A Representative Office is a service business that is owned by a foreign head office or an affiliated company. It is only permitted to conduct non-revenue-generating activities and must report back to its foreign head office.
Representative offices are not subject to corporate income tax, but they must register for other taxes such as work permit fees and withholding income tax. Tila Legal can assist with all of the required documentation.
Minimum Investment Requirements
The minimum capital requirement for a Representative Office in Thailand is 2 million baht, of which 50 percent should be invested within the first year after the Foreign Business License is obtained and 25 percent should be paid each year until it has been fully paid. This capital must be transferred from the head office.
Representative offices are not permitted to generate income and, therefore, they are exempt from corporate income tax in Thailand. However, they are required to report their activities to the government.
It is important for companies considering setting up a Representative Office in Thailand to consult with a legal professional or specialized agency to ensure compliance with all applicable laws and regulations. This includes registering employees, adhering to minimum wage requirements and filing reports with the appropriate agencies.
Requirements for a Manager
A representative office is the ideal entity for foreign companies that want to explore the Thai market but are not ready to invest in a full-fledged business. This is because this type of entity doesn’t require a FBL, which is regulated under the Foreign Business Act and restricts what activities a company can engage in.
Its activities are limited to non-revenue generating operations such as research and market exploration. It is also prohibited from accepting purchase orders or making offers for sale and it can’t negotiate business with any person or juristic person in Thailand. Its expenditures are borne by its head office.
The manager must provide a certified photocopy of their passport (or personal ID and household registration) as well as a power of attorney granting them the authority to register the representative office with Thai authorities.
Requirements for a Letter of Appointment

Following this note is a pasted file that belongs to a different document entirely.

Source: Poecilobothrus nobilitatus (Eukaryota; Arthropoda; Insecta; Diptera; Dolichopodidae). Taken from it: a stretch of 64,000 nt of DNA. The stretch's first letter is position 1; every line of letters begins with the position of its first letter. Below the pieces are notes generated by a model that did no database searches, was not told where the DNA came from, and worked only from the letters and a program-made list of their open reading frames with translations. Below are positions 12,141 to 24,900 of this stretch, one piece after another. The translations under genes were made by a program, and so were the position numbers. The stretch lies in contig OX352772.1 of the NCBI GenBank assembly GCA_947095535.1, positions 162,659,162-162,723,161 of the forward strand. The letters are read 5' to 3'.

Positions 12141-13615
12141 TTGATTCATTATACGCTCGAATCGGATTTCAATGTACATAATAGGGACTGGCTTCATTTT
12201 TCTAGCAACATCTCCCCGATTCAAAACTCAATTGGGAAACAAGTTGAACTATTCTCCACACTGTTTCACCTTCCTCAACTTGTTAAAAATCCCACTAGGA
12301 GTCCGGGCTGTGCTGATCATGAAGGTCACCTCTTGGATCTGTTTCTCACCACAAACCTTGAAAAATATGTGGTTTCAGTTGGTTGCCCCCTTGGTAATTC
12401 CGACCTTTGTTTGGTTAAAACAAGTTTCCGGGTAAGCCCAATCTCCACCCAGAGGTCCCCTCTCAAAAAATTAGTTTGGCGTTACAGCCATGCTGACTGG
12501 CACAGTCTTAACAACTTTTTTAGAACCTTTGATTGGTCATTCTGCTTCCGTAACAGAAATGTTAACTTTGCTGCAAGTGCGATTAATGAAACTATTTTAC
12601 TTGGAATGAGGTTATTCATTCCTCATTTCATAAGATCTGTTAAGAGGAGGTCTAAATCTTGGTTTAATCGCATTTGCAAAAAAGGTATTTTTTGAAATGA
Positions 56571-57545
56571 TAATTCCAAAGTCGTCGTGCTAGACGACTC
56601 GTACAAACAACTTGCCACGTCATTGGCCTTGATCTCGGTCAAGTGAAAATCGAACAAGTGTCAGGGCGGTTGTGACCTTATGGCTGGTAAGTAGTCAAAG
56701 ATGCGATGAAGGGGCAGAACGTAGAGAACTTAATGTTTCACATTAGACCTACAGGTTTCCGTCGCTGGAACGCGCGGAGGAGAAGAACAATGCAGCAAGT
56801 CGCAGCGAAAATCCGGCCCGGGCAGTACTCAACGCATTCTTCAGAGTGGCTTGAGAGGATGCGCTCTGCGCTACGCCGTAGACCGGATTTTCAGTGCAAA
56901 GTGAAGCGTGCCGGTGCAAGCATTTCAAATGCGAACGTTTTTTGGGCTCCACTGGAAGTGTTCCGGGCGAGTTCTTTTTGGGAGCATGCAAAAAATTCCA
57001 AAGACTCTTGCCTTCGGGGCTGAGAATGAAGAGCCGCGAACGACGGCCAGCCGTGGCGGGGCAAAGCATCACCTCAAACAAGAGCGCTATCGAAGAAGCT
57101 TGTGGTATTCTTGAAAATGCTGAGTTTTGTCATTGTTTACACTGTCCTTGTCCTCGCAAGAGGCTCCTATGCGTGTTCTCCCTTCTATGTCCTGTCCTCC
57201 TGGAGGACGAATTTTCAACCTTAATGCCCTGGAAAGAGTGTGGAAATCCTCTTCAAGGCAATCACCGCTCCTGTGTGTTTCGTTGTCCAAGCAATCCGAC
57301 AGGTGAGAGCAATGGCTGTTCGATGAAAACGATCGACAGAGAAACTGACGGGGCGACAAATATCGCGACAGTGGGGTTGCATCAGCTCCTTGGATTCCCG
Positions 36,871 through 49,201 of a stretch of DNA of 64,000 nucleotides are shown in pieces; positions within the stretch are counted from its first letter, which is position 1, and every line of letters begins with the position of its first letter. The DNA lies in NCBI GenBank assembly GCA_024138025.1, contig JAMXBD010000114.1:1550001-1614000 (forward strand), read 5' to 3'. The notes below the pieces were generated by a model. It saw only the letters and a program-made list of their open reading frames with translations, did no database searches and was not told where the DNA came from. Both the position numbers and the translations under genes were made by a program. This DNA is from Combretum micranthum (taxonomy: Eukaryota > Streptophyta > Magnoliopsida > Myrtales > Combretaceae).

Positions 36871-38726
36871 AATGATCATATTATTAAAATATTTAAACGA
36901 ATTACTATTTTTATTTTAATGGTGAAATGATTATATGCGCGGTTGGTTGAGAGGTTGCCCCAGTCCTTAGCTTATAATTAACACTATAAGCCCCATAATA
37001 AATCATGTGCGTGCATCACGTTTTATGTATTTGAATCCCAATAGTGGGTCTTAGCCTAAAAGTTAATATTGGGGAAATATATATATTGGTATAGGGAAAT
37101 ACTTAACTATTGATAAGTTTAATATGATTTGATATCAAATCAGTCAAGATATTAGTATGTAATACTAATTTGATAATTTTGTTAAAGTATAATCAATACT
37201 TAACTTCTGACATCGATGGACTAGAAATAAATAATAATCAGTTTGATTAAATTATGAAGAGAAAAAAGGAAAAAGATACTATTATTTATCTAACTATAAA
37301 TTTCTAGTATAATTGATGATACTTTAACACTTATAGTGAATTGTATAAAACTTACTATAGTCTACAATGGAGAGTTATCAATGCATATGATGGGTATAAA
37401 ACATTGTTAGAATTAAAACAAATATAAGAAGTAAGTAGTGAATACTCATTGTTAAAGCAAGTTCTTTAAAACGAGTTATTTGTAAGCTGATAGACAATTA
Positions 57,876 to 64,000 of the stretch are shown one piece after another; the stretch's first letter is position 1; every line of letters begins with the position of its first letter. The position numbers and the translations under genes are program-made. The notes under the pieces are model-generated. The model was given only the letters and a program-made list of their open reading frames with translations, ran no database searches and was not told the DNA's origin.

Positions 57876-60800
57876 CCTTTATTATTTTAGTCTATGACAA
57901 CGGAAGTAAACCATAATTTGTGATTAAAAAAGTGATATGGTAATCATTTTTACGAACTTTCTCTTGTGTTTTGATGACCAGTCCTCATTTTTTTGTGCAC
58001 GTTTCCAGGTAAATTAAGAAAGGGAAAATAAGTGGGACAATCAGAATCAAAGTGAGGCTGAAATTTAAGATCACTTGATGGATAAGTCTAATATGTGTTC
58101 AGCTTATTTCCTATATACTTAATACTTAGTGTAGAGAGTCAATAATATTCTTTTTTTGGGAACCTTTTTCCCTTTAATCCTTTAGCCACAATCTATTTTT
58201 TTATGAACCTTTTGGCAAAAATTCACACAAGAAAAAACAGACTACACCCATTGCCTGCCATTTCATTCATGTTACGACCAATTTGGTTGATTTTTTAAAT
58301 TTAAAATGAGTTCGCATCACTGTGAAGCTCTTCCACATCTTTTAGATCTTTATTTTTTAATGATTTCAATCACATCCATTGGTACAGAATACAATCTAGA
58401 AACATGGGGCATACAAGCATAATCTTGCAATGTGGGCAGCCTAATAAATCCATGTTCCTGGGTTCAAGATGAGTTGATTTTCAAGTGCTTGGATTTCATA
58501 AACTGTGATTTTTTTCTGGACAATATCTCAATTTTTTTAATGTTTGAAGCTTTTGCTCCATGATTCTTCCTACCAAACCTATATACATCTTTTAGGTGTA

Representative offices are a great option for foreign investors looking to explore the Thai market. They can be 100 percent foreign-owned and do not require a Foreign Business License.
However, they are only allowed to perform non-revenue generating activities. They cannot accept purchasing orders and are not subject to corporate income tax.
The company must submit a letter of appointment signed by the Director of the parent company appointing the local manager to manage the office. The letter must also include certified copies of the passport and household registration of the manager (if he or she is a foreign national). It can take up to one week to set up a representative office. Plizz can handle the entire process on your behalf. We will provide you with a detailed checklist and prepare all of the necessary paperwork.
Requirements for a Foreign Business License
The Department of Business Development usually issues a certificate within 2 to 4 weeks following submission of the complete set of documents, which permits the representative office to start operations. A representative office can conduct a range of activities, including market research, finding new partners, and providing information about the company’s products or services to customers.
A representative office cannot earn income as a business enterprise in Thailand, accept purchasing orders from companies outside of its head office or affiliated company, carry out manufacturing and construction, or engage in any other activities not specified in the letter of appointment. The foreign head office must also send a stipulated amount of money to Thailand to fund the representative office, with 25% being transferred in the first three months of operation, and the rest over the course of the next two years.
Requirements for a Work Permit
Representative offices operate service businesses on behalf of a foreign company’s head office, group companies, or affiliates in other countries. They are permitted to perform only non-revenue generating activities. They cannot accept purchasing orders or make offers for selling, nor negotiate business with a person or juristic person established in Thailand.
The manager of a Representative Office must be appointed by the Director of the parent company through a Letter of Appointment. The Representative Office must also file an annual report with the government.
Rep Offices do not need to adhere to the normal quota of four Thai employees per foreign employee, which makes it an attractive option for a foreign corporation to explore the local market. However, the Representative Office must inject at least 2 million baht into its capital within the first three years of operation.